The Bayeux Tapestry (French: Tapisserie de Bayeux) is not actually a tapestry (that is, a weaving), but is embroidery. It is currently to be found in a special museum in the town of Bayeux in Normandy. It was made in England, probably in Kent, after the Norman conquest of 1066, and commemorates the events leading up to the Battle of Hastings.
The tapestry is 70 metres long and 0.5 metres wide. It has 58 scenes, which portray in detail the progress of William I of England to the throne. It was made using Laid and Couched Work of wool on a linen ground fabric. The embroiderers used wool which had been tinted with vegetable dyes. The colours of muted brick, rust, mustard yellow, olive-green, dark brown and off-white can be found in cloth traditionally woven in the region.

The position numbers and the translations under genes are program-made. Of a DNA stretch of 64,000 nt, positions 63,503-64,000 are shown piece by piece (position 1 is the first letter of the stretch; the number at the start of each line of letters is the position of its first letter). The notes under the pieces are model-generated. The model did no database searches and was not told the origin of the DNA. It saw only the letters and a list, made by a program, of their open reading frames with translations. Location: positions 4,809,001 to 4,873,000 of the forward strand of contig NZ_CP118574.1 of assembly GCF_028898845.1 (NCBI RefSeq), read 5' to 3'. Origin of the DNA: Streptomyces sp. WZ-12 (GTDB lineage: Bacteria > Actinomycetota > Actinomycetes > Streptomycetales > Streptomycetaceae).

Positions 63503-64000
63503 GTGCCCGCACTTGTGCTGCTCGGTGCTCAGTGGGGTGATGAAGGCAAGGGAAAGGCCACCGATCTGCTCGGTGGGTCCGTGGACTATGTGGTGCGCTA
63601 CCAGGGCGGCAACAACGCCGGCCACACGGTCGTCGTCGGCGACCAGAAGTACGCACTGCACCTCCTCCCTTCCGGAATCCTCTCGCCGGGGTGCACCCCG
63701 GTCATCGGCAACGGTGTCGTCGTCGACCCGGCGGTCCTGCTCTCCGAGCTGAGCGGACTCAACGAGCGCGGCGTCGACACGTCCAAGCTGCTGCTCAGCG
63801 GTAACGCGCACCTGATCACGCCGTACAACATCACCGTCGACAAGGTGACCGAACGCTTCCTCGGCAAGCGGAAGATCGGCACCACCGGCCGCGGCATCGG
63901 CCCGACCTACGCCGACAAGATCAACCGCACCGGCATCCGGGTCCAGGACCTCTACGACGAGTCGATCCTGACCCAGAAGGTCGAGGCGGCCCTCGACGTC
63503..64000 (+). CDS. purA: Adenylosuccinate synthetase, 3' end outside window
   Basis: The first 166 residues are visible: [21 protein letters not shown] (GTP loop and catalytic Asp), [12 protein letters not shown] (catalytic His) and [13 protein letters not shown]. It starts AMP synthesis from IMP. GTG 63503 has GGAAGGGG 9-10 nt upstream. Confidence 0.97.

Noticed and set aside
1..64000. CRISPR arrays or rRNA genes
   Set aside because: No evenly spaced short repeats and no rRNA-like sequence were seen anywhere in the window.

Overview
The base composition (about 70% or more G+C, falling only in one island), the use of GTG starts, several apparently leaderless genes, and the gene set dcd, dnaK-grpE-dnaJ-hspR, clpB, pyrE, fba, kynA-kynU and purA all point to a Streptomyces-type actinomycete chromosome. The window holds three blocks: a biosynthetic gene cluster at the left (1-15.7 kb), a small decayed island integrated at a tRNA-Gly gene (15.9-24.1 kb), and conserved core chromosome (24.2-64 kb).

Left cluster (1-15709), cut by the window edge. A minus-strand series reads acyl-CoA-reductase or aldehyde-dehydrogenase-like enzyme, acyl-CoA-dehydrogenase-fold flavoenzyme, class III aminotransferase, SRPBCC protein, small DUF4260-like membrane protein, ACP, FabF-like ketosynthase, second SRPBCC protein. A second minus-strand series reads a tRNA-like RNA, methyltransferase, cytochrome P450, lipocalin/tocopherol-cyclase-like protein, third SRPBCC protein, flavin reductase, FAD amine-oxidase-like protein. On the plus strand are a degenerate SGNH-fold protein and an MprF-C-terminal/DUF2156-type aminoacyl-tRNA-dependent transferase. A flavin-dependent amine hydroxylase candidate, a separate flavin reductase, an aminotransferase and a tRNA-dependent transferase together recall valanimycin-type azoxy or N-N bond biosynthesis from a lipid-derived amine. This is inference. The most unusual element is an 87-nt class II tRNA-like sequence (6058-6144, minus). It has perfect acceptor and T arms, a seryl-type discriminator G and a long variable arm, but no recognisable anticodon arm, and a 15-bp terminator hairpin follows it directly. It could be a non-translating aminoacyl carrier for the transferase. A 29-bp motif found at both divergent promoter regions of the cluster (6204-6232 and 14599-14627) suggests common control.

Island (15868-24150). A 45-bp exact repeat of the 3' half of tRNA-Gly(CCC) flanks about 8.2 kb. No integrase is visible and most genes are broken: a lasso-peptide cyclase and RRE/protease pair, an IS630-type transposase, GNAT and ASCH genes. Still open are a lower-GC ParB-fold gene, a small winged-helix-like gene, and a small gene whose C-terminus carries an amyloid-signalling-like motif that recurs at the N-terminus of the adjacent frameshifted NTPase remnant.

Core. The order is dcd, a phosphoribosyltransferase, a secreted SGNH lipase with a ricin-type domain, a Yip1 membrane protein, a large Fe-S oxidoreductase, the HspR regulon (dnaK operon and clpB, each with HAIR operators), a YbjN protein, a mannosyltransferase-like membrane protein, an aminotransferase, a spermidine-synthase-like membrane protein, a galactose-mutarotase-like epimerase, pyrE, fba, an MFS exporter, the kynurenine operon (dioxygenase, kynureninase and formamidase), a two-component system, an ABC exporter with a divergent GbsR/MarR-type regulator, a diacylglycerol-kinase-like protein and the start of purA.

It is sometimes said to have been made by William's queen, Matilda of Flanders, and her ladies. Indeed, in France it is known as "La Tapisserie de la Reine Mathilde" (Tapestry of Queen Mathilda). However, it was probably made in a workshop on the orders of Odo, Bishop of Bayeux, who was William's half-brother.
The misidentification of Harold II of England in the tapestry has led to the widespread but incorrect idea that Harold was killed by an arrow striking his eye. The tapestry also contains a representation of a comet which is likely to be Halley's Comet. While political propaganda or personal emphasis may have somewhat distorted the historic accuracy of the story, the Bayeux tapestry presents a unique visual document of medieval arms, apparel, and other objects. However, it has been noted that the warriors are depicted fighting with bare hands, while other sources indicate the general use of gloves in battle and hunt.
For images of the tapestry, visit - http://rubens.anu.edu.au/htdocs/bytype/textiles/bayeux/